Ellen DeGeneres uses ‘Finding Dory’ to explain to Trump why his wall will have ‘no effect’
Daytime talk show host and comedian Ellen DeGeneres was on fire Tuesday when she decided to use her most recent film “Finding Dory” to explain why the border wall and travel ban won’t work.
While protests erupted at airports and government offices all over the United States on Sunday, President Donald Trump was hosting a group at the White House to watch the film “Finding Dory.”
“I don’t get political, so I’m not gonna talk about the travel ban,” the Medal of Freedom recipient began. “I’m just gonna talk about the very nonpolitical, family-friendly, People’s Choice Award-winning ‘Finding Dory.’”
DeGeneres introduced Dory, the loving and compassionate, but forgetful, blue fish that was made famous by the Pixar film “Finding Nemo.”
“Dory lives in Australia. These are her parents,” she said showing Dory’s fishy family. “They live in America. I don’t know what religion they are but her dad sounds a little Jewish. Doesn’t matter! Dory arrives in America with her friends Marlin and Nemo and she ends up at the Marine Life Institute behind a large wall.”
DeGeneres explains that the three must find a way to get over the wall to get back to the ocean so they can continue on their journey to find Dory’s parents.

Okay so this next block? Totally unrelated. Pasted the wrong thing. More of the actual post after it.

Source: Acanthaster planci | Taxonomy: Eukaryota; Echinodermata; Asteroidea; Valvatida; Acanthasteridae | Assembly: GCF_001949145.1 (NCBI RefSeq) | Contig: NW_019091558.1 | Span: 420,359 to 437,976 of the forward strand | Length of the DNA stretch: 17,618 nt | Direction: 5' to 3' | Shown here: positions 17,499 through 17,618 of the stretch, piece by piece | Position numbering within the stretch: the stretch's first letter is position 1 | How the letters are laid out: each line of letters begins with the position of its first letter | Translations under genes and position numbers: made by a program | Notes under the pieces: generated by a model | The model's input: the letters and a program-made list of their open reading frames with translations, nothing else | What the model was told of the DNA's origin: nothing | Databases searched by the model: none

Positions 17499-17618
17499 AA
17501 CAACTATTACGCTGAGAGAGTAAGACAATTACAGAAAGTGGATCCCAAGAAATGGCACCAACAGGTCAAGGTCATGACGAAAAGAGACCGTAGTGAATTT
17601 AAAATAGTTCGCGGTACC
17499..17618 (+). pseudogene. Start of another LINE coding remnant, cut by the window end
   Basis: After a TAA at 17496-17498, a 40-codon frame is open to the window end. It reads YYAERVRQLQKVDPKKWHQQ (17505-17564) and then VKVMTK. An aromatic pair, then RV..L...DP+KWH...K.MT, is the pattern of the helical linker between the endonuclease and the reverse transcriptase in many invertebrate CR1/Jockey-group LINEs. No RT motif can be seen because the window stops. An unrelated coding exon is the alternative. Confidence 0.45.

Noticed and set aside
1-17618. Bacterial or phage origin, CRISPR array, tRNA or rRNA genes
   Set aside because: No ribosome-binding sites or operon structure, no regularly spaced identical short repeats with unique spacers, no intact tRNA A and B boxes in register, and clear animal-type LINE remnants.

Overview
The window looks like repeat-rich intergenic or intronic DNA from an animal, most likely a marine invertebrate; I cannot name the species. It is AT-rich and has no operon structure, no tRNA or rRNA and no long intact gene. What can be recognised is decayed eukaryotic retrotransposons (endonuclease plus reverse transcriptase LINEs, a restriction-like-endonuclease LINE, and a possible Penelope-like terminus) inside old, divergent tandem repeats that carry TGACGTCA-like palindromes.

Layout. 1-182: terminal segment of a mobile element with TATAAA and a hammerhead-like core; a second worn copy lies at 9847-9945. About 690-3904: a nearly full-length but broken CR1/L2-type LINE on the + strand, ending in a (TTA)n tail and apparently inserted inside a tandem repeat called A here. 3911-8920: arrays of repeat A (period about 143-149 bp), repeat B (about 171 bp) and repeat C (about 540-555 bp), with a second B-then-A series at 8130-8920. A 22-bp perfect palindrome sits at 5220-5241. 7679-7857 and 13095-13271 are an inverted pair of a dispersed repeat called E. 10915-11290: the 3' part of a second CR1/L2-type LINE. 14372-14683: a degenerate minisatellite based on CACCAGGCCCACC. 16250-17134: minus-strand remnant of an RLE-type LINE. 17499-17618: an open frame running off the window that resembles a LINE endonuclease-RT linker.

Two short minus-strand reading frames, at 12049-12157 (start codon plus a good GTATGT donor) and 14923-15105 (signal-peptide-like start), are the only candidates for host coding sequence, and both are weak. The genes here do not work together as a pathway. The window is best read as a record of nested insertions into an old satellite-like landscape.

“You won’t believe it but that wall has almost no effect in keeping them out,” she said. “Even though Dory gets into America, she gets separated from her family. Other animals help Dory — animals that don’t even need her, animals that don’t have anything in common with her. They help her even though they’re completely different colors because that’s what you do when you see someone in need. You help them.”
DeGeneres noted that she hopes everyone can more fully understand the policies of the Trump administration in a family friendly way. DeGeneres was an outspoken supporter for Hillary Clinton during the 2016 election and frequently interviewed the Obama family. DeGeneres’s show was recently picked up for more seasons and will run at least until 2020, Deadline reported. The show is ranked first among women 25 to 54-years-old “across all overnight LPM markets for the fourth consecutive November sweep, while improving 7 percent over the previous-year time-period rating in the key female demographic.”